In a city where many of the world’s most prominent architects have yet to leave their mark, Swiss firm Herzog & de Meuron continues to build; its fourth building in New York City opened this week. The firm has become something of a staple in the city’s luxury real estate market over the past decade, a tenure it began with a condo project at 40 Bond Street in 2007. Since then, Herzog & de Meuron has designed a tower at 56 Leonard Street and another apartment building at 160 Leroy Street. Its new building at 215 Chrystie Street is for Public, a new hotel owned by hospitality magnate Ian Schrager, who also worked with the firm on 40 Bond and 160 Leroy.
A rendering of 215 Chrystie Street by Herzog & de Meuron
The concept for the tower came from Schrager’s vision for a hotel that would be “tough luxe.” Rather than creating a traditional luxury building that might have an eye-catching form and interiors coated in marble, the project was meant to be “straightforward” and “simple,” in the words of Herzog & de Meuron Senior Partner Ascan Mergenthaler. It is difficult to do something spectacular and new in New York City, he said, because the zoning code is so restrictive: “We’re working in a straightjacket. There are so many restrictions.” Those restrictions forced the team to focus more on the basics of structure and finish, rather than expressive form.
A detail rendering of 215 Chrystie Street by Herzog & de Meuron
The stripped-back aesthetic worked well with Schrager’s desire to reinvent the notion of luxury hospitality. Public is Schrager’s attempt to reinvent the industry for the second time. In the ’90s, his company pioneered the concept of the boutique hotel at a time when high-end hospitality was dominated by corporate international giants that promised the visitor the same perfect experience no matter whether they were in Boston or Bangkok. Now, he says, “the industry is in denial about the mortal threat of Airbnb … This is an effort to respond to that threat.”
A room interior from 215 Chrystie Street by Herzog & de Meuron
Public is meant to provide what a stay in a stranger’s apartment cannot: entertainment, culture and an environment full of like-minded people. “The notion of luxury has changed,” Schrager says, and in the tech era, it’s not about white-gloved attendants catering to your every need. Modern luxury is as much about unexpected experiences and encounters as it is about frictionless elegance. Public claims that its array of bars and performance spaces will create “a party machine” that may be more like glamping at Burning Man than staying at the Four Seasons.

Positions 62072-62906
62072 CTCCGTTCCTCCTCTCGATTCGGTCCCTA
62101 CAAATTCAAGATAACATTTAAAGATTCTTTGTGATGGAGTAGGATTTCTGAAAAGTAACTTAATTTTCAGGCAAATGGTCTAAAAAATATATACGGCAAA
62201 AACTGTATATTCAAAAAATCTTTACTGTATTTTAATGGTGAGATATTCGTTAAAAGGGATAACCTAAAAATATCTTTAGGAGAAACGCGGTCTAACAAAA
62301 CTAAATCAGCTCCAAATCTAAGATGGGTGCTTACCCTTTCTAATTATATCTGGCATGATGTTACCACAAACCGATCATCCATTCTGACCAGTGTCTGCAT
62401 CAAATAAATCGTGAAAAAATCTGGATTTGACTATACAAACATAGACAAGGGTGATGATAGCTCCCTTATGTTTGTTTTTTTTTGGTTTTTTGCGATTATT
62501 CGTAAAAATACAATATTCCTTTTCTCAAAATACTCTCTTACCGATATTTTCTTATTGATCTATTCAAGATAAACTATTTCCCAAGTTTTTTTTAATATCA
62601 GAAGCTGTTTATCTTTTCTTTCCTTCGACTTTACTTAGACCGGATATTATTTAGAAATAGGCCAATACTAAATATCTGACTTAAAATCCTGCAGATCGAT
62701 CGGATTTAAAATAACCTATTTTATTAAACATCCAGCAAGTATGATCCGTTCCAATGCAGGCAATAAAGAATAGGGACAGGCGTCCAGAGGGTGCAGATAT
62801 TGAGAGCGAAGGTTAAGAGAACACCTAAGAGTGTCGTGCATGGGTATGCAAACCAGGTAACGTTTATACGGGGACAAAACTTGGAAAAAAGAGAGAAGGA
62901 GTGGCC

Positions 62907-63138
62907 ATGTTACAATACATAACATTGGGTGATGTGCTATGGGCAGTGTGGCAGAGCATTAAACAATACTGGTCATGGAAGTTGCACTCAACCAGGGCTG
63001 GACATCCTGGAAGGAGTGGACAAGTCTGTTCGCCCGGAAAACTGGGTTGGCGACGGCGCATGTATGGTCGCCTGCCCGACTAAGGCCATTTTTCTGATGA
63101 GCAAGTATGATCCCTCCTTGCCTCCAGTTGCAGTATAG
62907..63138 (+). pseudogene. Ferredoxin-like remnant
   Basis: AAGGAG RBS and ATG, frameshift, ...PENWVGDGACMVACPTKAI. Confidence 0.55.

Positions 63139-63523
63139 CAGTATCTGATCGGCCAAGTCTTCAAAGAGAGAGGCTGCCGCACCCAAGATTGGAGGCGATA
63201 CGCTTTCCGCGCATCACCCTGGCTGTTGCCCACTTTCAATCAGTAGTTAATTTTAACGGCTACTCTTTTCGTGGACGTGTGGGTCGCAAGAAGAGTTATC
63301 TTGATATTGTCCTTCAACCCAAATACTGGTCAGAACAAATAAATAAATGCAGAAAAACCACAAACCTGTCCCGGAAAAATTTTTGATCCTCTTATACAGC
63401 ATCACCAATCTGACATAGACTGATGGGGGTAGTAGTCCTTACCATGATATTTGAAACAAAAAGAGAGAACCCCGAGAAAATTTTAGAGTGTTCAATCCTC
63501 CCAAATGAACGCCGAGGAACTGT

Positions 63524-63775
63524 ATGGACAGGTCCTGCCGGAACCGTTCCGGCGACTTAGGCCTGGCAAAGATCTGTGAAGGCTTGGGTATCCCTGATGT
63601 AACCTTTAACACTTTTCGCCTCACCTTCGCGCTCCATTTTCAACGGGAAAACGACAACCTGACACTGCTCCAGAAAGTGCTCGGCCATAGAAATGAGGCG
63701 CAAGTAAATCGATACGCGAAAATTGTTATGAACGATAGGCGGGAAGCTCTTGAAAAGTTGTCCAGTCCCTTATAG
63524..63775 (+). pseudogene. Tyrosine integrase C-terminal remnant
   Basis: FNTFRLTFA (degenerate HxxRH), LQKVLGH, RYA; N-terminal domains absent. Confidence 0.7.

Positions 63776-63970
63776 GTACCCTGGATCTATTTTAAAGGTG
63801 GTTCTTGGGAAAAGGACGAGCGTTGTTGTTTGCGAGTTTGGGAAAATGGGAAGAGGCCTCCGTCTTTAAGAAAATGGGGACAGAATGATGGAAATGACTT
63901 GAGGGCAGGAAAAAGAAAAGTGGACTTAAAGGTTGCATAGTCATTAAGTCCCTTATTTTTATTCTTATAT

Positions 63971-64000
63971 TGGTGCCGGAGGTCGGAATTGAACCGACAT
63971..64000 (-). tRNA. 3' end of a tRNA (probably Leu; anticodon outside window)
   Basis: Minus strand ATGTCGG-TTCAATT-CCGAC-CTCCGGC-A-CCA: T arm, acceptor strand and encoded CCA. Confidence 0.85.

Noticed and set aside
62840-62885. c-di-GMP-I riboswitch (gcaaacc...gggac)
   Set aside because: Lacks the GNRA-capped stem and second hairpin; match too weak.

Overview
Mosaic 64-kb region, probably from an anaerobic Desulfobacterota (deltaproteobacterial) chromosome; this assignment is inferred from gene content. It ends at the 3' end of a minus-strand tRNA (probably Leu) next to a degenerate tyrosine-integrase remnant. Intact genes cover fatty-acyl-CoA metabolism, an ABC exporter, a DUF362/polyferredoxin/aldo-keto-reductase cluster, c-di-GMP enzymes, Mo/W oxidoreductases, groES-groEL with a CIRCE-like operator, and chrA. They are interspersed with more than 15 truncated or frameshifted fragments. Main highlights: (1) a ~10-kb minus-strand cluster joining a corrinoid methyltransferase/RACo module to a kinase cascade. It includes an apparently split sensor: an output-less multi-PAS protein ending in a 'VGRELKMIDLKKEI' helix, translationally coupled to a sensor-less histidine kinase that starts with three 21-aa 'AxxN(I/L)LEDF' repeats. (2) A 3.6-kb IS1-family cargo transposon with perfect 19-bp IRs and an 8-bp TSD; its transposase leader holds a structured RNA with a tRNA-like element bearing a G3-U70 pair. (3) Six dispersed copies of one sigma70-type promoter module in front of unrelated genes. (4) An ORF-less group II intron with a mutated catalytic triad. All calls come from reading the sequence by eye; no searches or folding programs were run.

Exterior of 215 Chrystie Street
Reflecting the notion that the hotel should be a community buzzing with activity, Mergenthaler described the building as a beehive. Like a honeycomb, the building lacks excess ornamentation and clearly expresses the interior organization on its exterior faces. Each hotel room is nestled in one unit of the structural grid and meets the façade with one large window spanning the space between two exposed columns. In America, Mergenthaler said, “a lot is about cladding buildings. There’s a separation of building, skin and structure,” but here “the façade comes from the inside.” The building’s exterior surface is a play of pronounced floor plates, bare columns and frameless glass windows or, in Mergenthaler’s words, a “concrete skeleton with windows punching through like jewels.”
Interior column with textured concrete at 215 Chrystie Street
Lounge at 215 Chrystie Street
Unusually for a project like this, Herzog & de Meuron was also given control of the hotel’s interiors, which reflect the building’s atmosphere of “simplicity and sophistication.” Rather than covering up the structure, concrete columns are left exposed and drop ceilings are crafted out of plywood. Typifying Herzog & de Meuron’s careful sensitivity to material, the concrete is richly patterned with its plywood formwork’s grain. To create the concrete’s vivid texture, the formwork was wire-brushed before assembly to increase the roughness of the grain. Mergenthaler explained the approach by saying “people should want to touch things,” a notion picked up in the room’s textured wood walls and smoothly sculpted sinks.
(Left) 40 Bond; photo courtesy Herzog & de Meuron. (Center) 160 Leroy; image courtesy 160 Leroy. (Right) 56 Leonard
The project completes the firm’s New York City “trilogy of concrete and glass” begun with 56 Leonard and 160 Leroy Street. The tallest tower of the group, 56 Leonard expresses itself in its scrambled crown of cantilevered floor plates; 160 Leroy caps the edge of Manhattan’s street grid with its gently undulating sculptural form; and 40 Bond, the slight misfit, took a new approach to the cast-iron construction of its neighbors in Soho and clad a metal frame in delicately curved glass. This legacy suggests a healthy working relationship between client and architect, but this is not to say that the two agreed about everything.
At the building’s opening, Schrager disagreed that the new building had anything to do with the tower on Leonard Street, perhaps because that is the only Herzog & de Meuron project in New York with which Schrager was not involved. The hotelier also revealed that the hotel’s generous forecourt had less to do with the architect’s lofty idea to create public space and was more about avoiding the subway station that rests beneath the front of the lot. Mergenthaler, for his part, said that Schrager was initially less than enthusiastic about the finely crafted concrete columns and was disappointed that every column would have a slightly different finish. In between Mergenthaler’s sheepish chuckle and Schrager’s slightly displeased scowl, one got the sense that even in designing “a party machine,” luxury moguls enjoy complete control.
published 2017-06-09 20:30:00